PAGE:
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Jerome Powell offered markets a reprieve. It vanished in a blink.

(Bloomberg) — Wall Street traders cheered Wednesday as Federal Reserve Chairman Jerome Powell signaled that he did not foresee future interest rate hikes despite inflationary pressures. The party didn’t last long.

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For a brief period, U.S. stocks surged, sparking the strongest post-policy meeting rally since December, while Treasury yields fell more than 10 basis points across all maturities. The relief trades began when Powell told reporters “the next rate move is unlikely to be a hike.”

The problem is that Powell also did not explicitly signal that a rate cut would be expected this year, and said that it would likely take more time for central bankers to gain enough confidence in the downward trajectory of the rate. inflation to consider easing their policy. This reality check triggered a sharp reversal in stocks, which ended lower that day. Treasury yields have mitigated some of their decline, with the policy-sensitive two-year yield holding below the 5% threshold, but not by much.

“Powell made it clear that the hurdles to raising rates were incredibly high,” said Michael de Pass, global head of rates trading at Citadel Securities. “They ultimately consider the rate level to be restrictive, that’s undeniable. Are they restrictive enough and how long will it take to have an impact on the economy, these are the questions that now arise.”

The fact that the market has reacted to the idea that rate hikes are likely off the table shows how sentiment has changed since the start of the year, when the consensus called for multiple rate cuts and a trend toward the steady decline in inflation. Predictions of rising interest rates were rare.

However, lately, investors – particularly in the world of Treasuries – have had reason to worry about a possible hawkish turn by the Fed, as the US economy has remained resilient, with strong creation of jobs and inflation more difficult to control. Bond traders have reduced their rate cut outlook to just over one, from six quarter-point increments in early January.

A sell-off in stocks and bonds in April that pushed two-year Treasury yields above 5% and sent the S&P 500 index tumbling to its worst monthly loss since October illustrates the strain that ‘was building up in the run-up to this week’s Federal Open Market Committee meeting. And potentially crucial data is still available: The April jobs report released Friday is expected to show robust employment growth, while more inflation reports are expected in the coming weeks. Central bankers will have to weigh everything.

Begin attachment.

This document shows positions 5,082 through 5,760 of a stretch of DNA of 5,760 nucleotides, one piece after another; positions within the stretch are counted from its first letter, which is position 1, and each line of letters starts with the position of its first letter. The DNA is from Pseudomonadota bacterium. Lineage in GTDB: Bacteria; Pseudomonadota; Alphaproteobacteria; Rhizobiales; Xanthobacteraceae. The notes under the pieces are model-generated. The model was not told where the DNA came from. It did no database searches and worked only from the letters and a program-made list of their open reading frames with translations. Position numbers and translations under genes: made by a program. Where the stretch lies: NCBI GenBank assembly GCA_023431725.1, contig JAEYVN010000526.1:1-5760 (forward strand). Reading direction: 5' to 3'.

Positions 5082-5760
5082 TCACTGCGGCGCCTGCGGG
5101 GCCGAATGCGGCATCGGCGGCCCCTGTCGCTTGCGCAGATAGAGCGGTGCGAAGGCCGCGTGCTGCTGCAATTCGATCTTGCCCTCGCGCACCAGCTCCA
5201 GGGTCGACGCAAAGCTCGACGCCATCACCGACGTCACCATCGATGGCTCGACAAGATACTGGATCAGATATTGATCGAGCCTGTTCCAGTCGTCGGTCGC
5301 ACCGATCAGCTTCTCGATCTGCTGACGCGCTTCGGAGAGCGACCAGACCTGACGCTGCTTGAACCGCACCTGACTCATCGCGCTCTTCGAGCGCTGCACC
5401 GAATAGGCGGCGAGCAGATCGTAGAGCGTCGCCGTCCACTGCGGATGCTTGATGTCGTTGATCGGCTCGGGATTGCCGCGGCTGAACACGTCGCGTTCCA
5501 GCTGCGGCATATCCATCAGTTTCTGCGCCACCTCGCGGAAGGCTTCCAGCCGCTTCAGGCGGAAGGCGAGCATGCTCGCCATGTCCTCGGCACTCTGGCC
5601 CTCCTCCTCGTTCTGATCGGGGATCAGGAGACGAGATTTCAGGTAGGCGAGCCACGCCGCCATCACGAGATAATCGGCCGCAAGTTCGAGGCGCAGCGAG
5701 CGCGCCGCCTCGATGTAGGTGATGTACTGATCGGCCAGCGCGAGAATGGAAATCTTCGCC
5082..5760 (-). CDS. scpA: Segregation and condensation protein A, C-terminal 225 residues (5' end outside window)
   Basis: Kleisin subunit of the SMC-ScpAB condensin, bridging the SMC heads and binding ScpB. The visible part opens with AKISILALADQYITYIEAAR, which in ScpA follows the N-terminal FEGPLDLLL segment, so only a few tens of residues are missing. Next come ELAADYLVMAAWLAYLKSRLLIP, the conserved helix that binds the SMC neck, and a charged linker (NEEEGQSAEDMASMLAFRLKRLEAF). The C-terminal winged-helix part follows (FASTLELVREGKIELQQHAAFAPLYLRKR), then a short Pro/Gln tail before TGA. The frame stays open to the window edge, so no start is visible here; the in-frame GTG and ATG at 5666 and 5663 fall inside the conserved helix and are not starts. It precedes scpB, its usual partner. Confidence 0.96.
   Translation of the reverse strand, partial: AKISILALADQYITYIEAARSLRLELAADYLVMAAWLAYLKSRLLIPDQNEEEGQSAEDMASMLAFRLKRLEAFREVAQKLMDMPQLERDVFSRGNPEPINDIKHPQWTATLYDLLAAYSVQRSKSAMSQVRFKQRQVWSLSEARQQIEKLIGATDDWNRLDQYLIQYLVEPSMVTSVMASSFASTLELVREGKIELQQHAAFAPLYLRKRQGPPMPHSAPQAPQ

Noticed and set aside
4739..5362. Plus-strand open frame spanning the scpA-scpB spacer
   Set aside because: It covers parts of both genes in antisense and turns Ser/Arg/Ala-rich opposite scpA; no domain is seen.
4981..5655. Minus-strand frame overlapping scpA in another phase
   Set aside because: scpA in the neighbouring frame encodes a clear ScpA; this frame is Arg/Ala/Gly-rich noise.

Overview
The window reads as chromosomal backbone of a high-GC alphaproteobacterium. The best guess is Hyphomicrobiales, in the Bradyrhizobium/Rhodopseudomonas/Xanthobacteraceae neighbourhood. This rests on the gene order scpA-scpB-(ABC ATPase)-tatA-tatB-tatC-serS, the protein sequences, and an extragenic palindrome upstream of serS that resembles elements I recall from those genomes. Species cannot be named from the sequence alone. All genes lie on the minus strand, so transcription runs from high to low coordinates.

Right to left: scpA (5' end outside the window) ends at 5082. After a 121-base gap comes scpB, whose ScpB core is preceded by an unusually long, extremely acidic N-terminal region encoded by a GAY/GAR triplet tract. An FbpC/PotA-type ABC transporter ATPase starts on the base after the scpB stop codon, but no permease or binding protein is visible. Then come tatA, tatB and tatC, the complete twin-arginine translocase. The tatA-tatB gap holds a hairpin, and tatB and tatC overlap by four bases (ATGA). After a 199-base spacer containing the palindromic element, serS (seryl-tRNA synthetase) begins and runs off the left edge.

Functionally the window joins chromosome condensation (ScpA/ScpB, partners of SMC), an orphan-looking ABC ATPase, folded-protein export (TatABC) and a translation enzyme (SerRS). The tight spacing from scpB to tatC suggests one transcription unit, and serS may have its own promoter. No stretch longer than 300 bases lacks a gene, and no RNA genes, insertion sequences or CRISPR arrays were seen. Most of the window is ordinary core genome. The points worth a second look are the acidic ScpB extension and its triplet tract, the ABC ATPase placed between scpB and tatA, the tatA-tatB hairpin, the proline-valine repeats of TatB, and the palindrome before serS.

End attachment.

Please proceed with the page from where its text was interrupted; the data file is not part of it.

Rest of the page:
Federal Reserve Board Chairman Jerome Powell speaks during a news conference at the Federal Reserve in Washington, Wednesday, May 1, 2024. (AP Photo/Susan Walsh)Federal Reserve Board Chairman Jerome Powell speaks during a news conference at the Federal Reserve in Washington, Wednesday, May 1, 2024. (AP Photo/Susan Walsh)

Federal Reserve Board Chairman Jerome Powell speaks during a news conference at the Federal Reserve in Washington, Wednesday, May 1, 2024. (AP Photo/Susan Walsh) (ASSOCIATED PRESS)

“The FOMC appeared determined not to let the market stray too far from its base case of strong growth, persistent inflation, and tapering intent later this year,” Citigroup strategists wrote Inc. led by Stuart Kaiser in a memo, referring to the policy. creation of the Federal Open Market Committee. “The result was a great day of back-and-forth trading.”

The challenges for investors were highlighted by Powell when he said that while he believes current rate policy “is restrictive, and we think over time it will be restrictive enough,” it “will be a question that the data should answer. »

Although Powell acknowledged the lack of recent progress toward the Fed’s 2% inflation target this year, his signal that cuts are more likely than hikes was enough to calm the market, at least in a first time. Whether that justifies a sustained stock market rally is another matter.

What Bloomberg strategists say…

“Powell: Rate cuts before the end of the year are still on the table. Bottom line: Rates are capped, but the Fed will ease them if the unemployment rate rises even further from now on. The Fed has a preference for easing.

— Edward Harrison, Markets Live blog contributor

“I was even more perplexed trying to understand what Powell said to send stocks higher so sharply,” said Steve Sosnick, chief strategist at Interactive Brokers. “Sure, he said no hike was needed and downplayed stagflation fears, but that wasn’t worth a big speculative rally.”

As for the longevity of the latest bond rally, Citadel’s de Pass warned that while the rebound “makes sense,” the market is nearing its limits.

“It’s already running out of steam, with the market well away from low yields,” he said. “The market is probably struggling to function much more given that we are in a data-dependent situation.”

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News Source : finance.yahoo.com
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Sara Adm

Aimant les mots, Sara Smith a commencé à écrire dès son plus jeune âge. En tant qu'éditeur en chef de son journal scolaire, il met en valeur ses compétences en racontant des récits impactants. Smith a ensuite étudié le journalisme à l'université Columbia, où il est diplômé en tête de sa classe.Après avoir étudié au New York Times, Sara décroche un poste de journaliste de nouvelles. Depuis dix ans, il a couvert des événements majeurs tels que les élections présidentielles et les catastrophes naturelles. Il a été acclamé pour sa capacité à créer des récits captivants qui capturent l'expérience humaine.
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